What is life like for sexual minorities in a country that can impose a maximum sentence of 14 years for …
”None of us is free until everyone is”, said Kenyan LGBTIQ+ activist Njeri Gateru. Gateru visited Helsinki during the Pride week as a guest of KIOS.
Gateru was a speaker at an event Love Is Legal – Lgbtiq rights in Kenya, hosted by Jani Toivola. She spoke on the struggle to decriminalize homosexuality in Kenya. On the speakers’ panel were also Sakris Kupila and Annika Ojala from SETA.
Discrimination, extortion and violence
The colonial-era criminal law in Kenya forbids homosexual relations with a maximum sentence of 14 years. Although sentences are rare, the law is used to justify discrimination. The police, health care officials, employers, property owners and ordinary citizens can discriminate against sexual- and gender minorities because of the law. Sexual, physical and emotional abuse against LGBTIQ+ persons is daily.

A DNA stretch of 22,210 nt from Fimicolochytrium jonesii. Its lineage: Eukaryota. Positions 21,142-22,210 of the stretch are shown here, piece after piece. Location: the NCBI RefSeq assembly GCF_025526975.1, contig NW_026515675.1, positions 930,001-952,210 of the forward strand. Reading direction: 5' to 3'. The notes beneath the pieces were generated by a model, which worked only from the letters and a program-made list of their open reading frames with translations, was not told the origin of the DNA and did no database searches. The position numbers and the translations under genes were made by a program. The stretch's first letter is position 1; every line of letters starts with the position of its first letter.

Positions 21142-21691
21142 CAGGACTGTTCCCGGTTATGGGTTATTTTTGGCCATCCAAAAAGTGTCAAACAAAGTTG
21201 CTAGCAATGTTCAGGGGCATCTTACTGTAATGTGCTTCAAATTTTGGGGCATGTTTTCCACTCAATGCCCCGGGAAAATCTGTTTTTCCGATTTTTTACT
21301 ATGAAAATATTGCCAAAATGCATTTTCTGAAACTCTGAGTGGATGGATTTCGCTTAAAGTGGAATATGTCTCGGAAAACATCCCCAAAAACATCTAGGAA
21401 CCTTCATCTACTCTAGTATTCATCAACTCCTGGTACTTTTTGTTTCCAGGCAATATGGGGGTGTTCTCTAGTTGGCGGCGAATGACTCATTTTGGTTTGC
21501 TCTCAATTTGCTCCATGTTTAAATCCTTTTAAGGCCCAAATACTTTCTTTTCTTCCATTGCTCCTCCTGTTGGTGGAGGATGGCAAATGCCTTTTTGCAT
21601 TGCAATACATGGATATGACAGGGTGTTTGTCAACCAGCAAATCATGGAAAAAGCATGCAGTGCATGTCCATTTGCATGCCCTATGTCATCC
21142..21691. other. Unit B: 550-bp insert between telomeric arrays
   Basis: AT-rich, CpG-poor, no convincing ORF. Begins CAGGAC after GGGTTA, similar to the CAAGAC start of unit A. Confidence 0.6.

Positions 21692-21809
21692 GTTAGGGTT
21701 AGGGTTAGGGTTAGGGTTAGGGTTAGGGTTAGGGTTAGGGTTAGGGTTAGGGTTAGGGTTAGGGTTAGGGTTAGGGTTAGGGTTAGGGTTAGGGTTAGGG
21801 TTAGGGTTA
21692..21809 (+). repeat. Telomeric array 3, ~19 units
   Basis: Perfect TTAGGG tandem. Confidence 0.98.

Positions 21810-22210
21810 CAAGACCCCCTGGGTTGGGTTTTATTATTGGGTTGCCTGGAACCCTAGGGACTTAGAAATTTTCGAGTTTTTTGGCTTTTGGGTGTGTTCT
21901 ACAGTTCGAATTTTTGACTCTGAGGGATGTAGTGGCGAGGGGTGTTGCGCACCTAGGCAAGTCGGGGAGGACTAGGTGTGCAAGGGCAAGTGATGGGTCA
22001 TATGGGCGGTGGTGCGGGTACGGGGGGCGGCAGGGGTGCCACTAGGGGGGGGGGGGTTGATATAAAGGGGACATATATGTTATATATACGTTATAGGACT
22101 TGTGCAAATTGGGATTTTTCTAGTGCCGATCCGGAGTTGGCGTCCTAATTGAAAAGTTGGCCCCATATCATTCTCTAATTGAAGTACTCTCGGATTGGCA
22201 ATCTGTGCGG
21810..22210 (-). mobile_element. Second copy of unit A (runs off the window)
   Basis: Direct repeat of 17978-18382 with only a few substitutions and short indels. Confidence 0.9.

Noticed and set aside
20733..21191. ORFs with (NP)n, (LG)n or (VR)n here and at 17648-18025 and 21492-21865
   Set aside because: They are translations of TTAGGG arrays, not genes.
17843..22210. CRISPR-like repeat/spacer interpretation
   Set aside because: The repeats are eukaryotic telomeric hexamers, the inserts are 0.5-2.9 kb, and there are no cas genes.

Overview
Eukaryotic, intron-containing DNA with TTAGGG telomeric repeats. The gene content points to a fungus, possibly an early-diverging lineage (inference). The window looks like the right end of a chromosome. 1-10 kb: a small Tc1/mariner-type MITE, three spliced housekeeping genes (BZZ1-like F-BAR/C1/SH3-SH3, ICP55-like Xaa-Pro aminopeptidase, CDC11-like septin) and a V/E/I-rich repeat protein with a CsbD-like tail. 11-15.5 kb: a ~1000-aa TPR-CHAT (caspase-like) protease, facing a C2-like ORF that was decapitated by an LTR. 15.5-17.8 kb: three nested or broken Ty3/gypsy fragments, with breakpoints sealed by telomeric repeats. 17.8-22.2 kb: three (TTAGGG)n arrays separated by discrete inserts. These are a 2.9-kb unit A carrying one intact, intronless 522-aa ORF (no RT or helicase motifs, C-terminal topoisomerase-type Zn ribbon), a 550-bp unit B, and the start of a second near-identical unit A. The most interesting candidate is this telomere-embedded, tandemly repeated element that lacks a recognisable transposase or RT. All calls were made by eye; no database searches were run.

KIOS funds the National Gay and Lesbian Human Rights Commission, which offers free legal assistance for sexual and gender minorities. The organization also aims to reform the law by legal action.
In May 2019, Kenyan high court decided against the activists’ plea to overrule the laws that ban homosexuality. Gateru’s organization argues that the laws are unconstitutional, because the Kenyan constitution forbids discrimination.
“I believe that a legal battle can change people’s opinions as well”, Gateru said.
”I am marching for possibilities”
Gateru said that she was happy to attend Pride march and to see how popular Pride week is in Helsinki.
“I am excited to be in a space where my queerness is affirmed without a question. I just need to walk outside and there are rainbow flags and messages of love. It warms my heart to be in such a space. It shows me possibilities of what could be. It shows my dreams are not invalid. This can happen.”
Watch the live stream of the event Love Is Legal – Lgbtiq rights in Kenya: